The idea of children as individuals — independent from their parents, isn’t commonly considered in our society. Rather, they are considered necessarily subordinate to parents because of their very limited life experience. Less appealing, but no less common, is a tendency to view offspring as a legacy of patriarchy; from there, it’s a short distance to children being treated as possessions. Our children and family members are individuals, not hereditary keepsakes. We do not own them, and they do not belong to us; we can only know them. They belong to the world and to themselves, and for a brief period in this ephemeral existence, we have the privilege to share time with them, and to serve them and their needs.
“Your children are not your children. They are the sons and daughters of Life’s longing for itself. They come through you but not from you, and though they are with you, yet they belong not to you. You may give them your love but not your thoughts. For they have their own thoughts. You may house their bodies but not their souls, for their souls dwell in the house of tomorrow, which you cannot visit, not even in your dreams. You may strive to be like them, but seek not to make them like you. For life goes not backward nor tarries with yesterday.”
— Khalil Gibran
It is important to remember that a child’s problems are every bit as big as yours. The troubles children have on the playground are just as valid and stressful as the problems you are facing at work. Children have all the same emotional challenges as adults, but without the benefit of experience or advanced emotional tools to cope. Children are small and less powerful, and we must take great care to not squash their spirit with heavy-handed and careless leadership. Domination styled communication with children suffocates their confidence. They may seem to perform on command at the moment, but they are ultimately being crippled for independent life in the future. There is a difference between oppressive instruction and natural self-construction. We want children to organically assemble themselves into confident stature with our respectful and limited guidance, not to be forcibly stacked block-by-block into statues of our limited thinking, oppressiveness, and insecurity.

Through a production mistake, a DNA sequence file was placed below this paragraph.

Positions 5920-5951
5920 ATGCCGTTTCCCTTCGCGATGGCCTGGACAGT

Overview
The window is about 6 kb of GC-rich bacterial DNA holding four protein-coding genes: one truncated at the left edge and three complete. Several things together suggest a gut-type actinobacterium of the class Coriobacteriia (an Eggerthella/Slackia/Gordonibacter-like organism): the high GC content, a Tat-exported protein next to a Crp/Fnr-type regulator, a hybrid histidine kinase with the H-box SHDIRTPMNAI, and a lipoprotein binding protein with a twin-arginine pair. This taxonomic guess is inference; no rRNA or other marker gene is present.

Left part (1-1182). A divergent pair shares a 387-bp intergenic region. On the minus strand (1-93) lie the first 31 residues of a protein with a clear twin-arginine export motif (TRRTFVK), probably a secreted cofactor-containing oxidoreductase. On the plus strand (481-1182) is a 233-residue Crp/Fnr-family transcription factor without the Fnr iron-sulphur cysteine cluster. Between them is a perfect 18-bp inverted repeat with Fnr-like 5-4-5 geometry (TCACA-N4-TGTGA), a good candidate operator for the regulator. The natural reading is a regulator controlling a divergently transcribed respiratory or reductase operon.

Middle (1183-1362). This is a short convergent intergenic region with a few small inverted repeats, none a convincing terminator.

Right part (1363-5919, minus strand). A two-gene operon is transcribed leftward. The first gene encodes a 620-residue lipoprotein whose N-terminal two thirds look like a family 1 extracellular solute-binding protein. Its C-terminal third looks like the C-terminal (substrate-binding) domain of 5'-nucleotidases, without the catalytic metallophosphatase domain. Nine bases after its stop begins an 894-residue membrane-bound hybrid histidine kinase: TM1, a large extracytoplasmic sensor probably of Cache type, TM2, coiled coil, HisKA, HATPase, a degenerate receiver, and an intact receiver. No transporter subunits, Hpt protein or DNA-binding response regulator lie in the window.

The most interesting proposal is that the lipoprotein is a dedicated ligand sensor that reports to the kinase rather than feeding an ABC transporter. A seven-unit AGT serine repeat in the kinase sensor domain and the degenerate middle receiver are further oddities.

“Children must be taught how to think, not what to think.”
— Margaret Mead
“A childhood without books – that would be no childhood. That would be like being shut out from the enchanted place where you can go and find the rarest kind of joy.”
— Astrid Lindgren
If you are humble, you will always learn the most from whatever you perceive to be less powerful than you. It doesn’t matter what or who it is: children, a mate, animals, plants or a blade of grass — everything and everyone is a teacher, if you are a humble student. Progress and healing involves seeing every person as not so different from ourselves. We can show love and respect by cultivating and extending freedom to those we care about, but this process must begin with self-respect and self-love, and then flow outward to others. When you walk through life considering each moment as a practice of respect, you are moving closer to your attainment of deeper levels of spiritual and psychological fullness. When you give respect and freedom, you become a cherished source of love to others; they will look to you and see you as a reservoir of safety and security. From the simple practice of respect, you will begin to receive the greatest gift; a foundation of amity and goodwill toward all life.